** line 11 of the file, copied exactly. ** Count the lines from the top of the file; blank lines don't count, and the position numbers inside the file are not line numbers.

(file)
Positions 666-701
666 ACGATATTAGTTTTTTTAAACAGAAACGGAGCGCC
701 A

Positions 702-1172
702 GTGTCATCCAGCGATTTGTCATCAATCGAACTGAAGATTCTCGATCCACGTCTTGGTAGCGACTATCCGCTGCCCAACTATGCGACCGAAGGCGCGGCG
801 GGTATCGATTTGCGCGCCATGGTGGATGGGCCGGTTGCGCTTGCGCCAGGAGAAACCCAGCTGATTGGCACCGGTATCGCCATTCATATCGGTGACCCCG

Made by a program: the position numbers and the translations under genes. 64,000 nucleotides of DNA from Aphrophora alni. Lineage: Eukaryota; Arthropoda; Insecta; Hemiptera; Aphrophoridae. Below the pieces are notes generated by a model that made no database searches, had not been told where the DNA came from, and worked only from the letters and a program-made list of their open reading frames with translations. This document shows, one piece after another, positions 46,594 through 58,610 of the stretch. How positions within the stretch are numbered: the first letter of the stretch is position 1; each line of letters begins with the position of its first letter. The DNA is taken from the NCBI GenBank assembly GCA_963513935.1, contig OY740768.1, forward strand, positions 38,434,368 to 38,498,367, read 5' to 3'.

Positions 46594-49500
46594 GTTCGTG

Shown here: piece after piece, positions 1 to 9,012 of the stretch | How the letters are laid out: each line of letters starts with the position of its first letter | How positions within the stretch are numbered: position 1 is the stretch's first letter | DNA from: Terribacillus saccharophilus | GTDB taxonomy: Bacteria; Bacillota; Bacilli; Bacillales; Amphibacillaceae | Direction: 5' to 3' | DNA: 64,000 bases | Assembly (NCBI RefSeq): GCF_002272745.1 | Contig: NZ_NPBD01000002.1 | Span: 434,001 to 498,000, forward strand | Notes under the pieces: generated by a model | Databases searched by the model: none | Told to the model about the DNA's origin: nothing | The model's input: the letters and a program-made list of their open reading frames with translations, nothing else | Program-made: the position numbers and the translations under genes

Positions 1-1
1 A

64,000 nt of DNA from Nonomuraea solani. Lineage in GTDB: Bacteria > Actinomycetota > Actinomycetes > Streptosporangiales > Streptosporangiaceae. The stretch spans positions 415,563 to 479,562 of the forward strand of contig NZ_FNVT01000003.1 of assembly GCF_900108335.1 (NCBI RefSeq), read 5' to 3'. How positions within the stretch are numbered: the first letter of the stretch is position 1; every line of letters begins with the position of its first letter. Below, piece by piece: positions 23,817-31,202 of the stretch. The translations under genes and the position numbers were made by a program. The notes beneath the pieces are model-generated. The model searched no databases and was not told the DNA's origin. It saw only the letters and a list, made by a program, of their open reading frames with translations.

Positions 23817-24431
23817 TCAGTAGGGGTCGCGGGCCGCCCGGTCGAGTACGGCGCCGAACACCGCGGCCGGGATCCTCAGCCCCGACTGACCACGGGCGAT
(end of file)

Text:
Positions 1-1